In Jewish Talmudic tradition, Lilith was the legendary first wife of Adam (and, according to the Zohar, Eve’s temptor at the Tree of Knowledge), who deserted him after being denied the status of equality, and fled to the shores of the Red Sea where she made her home in a cave; and, in taking the proliferation of demons dwelling there as lovers, became the Mother of Demons. The Zohar directly relates Lilith to the Old Hag/succubus experience in relating how she roams the world at night (when the Moon is on the wane) coupling with men in their sleep, and bearing from them demonic offspring. (The name ‘Lilith’ and that of her daughters, the Lilin, probably derived from the Sumerian ‘Lili’, meaning ‘breath’ or ‘spirit’. The Lilitu (pl.) were either a specific type of demon (succubi) or simply spirits in general).
Feminist scholars in particular regard the demonization of Lilith (and of Astarte, the fertility goddess demonized as Ashtoreth in the Bible, amongst other powerful dark-aspected goddesses) as part of a process of overthrow and denegration of the ubiquitous Mother Goddess by a threatened and increasingly male-orientated and monotheistic religious movement (which, in Christianity, was to present its own version of the Triple aspect, in the form of the Trinity of Father, Son, and Holy Ghost). Hekate’s darker aspects too became further diabolized under the mediæval church, which portrayed Hekate as a governess of demons.
(‘The Dark Goddess: Ereshkigal, Lilith And Hecate’, op.cit.); ‘Lilith’s Story’ & ‘Lilith in Hebraic Tradition’, Lilith Temple, (http://www.lilithtemple.bc.ca); Victoria Weinstein, op. cit.).
‘Old Hag’ experiences are so-named because of the preponderance of cases in the folk record (and in ‘real’ situations involving named attestants?) depicting wizened female ‘attackers’ and male ‘victims’. The psychology of this relationship is addressed in Road Ghosts - Mechanism. Having noted the same pattern and bias in Phantom-Hiker lore and reported Road Ghost ‘fact’, the - re-stated - question underlying these cases is whether these archetypal characters - seen or experienced in waking nightmares, in lucid dreams, or (as at Blue Bell Hill), at large in the physical environment - are an expression of deep-seated but unconscious recognition of ancient (and diabolized) Mother Goddess traditions (which focus negatively on the subject-gender of their repression); or whether there is something else at play here - real entities/forces that have found their place in tradition and folklore.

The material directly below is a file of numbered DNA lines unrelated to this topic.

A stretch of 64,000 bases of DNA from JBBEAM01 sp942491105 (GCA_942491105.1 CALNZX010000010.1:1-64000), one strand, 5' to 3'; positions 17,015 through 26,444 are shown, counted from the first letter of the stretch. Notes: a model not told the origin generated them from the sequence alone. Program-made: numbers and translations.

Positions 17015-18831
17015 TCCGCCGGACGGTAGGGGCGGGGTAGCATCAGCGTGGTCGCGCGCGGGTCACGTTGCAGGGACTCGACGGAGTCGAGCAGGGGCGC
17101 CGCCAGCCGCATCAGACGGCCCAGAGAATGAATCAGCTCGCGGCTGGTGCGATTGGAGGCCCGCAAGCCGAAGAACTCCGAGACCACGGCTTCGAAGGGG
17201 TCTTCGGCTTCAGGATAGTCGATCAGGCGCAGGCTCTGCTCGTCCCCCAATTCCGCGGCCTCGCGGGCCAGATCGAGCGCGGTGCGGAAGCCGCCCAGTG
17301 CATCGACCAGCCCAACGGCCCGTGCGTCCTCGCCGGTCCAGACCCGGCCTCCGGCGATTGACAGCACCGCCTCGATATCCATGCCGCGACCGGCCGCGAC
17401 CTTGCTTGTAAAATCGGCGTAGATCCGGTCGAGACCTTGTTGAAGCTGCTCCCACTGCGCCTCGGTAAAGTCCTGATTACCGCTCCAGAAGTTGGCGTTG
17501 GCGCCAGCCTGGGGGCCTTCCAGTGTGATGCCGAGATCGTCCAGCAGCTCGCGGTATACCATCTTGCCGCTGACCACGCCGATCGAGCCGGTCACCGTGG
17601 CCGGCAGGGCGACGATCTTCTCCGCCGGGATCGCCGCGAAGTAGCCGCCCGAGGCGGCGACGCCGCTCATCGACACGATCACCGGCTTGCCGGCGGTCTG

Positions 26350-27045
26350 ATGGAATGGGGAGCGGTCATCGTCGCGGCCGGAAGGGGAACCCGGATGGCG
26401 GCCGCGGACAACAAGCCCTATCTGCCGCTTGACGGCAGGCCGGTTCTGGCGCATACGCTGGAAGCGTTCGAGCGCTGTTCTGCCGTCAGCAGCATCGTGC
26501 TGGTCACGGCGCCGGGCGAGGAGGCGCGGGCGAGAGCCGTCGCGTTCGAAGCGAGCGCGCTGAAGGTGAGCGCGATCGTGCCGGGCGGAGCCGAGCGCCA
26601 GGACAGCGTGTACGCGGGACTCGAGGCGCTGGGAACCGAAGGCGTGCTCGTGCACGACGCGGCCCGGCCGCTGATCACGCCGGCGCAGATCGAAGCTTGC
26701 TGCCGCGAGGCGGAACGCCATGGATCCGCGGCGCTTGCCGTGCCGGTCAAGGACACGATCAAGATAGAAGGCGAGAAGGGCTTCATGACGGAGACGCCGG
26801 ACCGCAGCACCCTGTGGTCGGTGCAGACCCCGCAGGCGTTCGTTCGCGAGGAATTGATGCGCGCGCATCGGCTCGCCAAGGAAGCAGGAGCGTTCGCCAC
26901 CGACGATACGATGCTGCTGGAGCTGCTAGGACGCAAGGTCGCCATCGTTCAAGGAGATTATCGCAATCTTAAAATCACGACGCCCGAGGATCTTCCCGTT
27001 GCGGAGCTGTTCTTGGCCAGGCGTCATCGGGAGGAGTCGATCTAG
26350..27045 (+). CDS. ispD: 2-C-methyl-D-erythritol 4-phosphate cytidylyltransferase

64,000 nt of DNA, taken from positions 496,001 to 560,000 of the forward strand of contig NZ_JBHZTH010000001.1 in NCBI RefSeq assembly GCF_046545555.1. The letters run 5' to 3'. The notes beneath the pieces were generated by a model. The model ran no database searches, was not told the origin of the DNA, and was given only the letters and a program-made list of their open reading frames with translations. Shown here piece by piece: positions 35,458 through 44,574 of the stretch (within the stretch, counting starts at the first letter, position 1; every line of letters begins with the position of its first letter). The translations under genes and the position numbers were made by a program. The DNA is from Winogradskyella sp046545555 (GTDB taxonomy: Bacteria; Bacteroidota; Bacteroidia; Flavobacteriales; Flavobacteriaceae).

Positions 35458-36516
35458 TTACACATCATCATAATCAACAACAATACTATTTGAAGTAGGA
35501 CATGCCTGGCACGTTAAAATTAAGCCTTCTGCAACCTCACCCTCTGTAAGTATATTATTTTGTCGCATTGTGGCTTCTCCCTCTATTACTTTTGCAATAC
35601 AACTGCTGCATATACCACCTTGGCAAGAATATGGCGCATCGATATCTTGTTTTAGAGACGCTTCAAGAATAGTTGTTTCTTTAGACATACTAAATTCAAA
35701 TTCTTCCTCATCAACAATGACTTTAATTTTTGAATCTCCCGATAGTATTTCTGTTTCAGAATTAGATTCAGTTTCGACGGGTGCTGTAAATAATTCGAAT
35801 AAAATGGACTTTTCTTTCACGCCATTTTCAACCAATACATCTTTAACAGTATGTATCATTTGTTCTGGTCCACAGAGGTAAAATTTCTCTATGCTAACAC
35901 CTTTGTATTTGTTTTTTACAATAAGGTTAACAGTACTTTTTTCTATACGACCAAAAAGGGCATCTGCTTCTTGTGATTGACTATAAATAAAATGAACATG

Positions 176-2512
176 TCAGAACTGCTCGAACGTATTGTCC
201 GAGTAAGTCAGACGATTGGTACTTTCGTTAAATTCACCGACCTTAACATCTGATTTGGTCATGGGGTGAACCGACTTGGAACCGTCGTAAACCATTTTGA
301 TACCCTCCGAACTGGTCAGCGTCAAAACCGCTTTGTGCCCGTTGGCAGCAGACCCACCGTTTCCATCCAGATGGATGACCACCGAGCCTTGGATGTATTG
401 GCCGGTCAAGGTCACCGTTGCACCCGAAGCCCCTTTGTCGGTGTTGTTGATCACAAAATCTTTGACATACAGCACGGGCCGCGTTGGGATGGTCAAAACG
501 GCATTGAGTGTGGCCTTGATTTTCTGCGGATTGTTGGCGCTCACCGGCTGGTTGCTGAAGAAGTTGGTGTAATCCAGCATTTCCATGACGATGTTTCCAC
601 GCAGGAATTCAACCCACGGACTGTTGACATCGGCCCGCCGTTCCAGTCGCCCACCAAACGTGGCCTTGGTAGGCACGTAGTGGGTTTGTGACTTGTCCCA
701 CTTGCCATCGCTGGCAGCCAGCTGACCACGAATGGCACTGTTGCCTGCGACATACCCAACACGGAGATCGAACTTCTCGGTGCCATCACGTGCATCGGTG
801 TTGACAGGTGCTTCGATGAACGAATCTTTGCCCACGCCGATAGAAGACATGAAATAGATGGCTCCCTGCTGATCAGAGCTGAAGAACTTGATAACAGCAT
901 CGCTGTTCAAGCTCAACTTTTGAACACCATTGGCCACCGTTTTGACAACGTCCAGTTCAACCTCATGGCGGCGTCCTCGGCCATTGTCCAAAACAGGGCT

Certainly, on the latter point, there are those who believe fervently in such dark powers; and the author has corresponded with paranormal investigators who regard all ghostly manifestations (including the Phantom Road Accident variety) as the work of demons.
For the definitive study of the Old Hag experience read David J. Hufford’s The Terror That Comes in the Night (University of Pennsylvania Press, 1982).
22. See also 12., and the Roman festival of Ludi Compitales (17 December to 5 January), at which alters were set up in veneration of the Lares (guardian spirits, possibly the ghosts of the dead), designed to retain or capture them to serve as supernatural guardians of place or property. The 5 January end-of-festival date overlaps favourably the dates (5 & 6 January) of the 1993 hag encounters on Blue Bell Hill. It really does seem strange that two festivals connected with Hekate (this example by the association between Hekate and guardian spirits established by sacrifice or the entrapment of ‘lost’ or wandering spirits of the night) should be found to correspond to the most prominent encounters of the Blue Bell Hill series.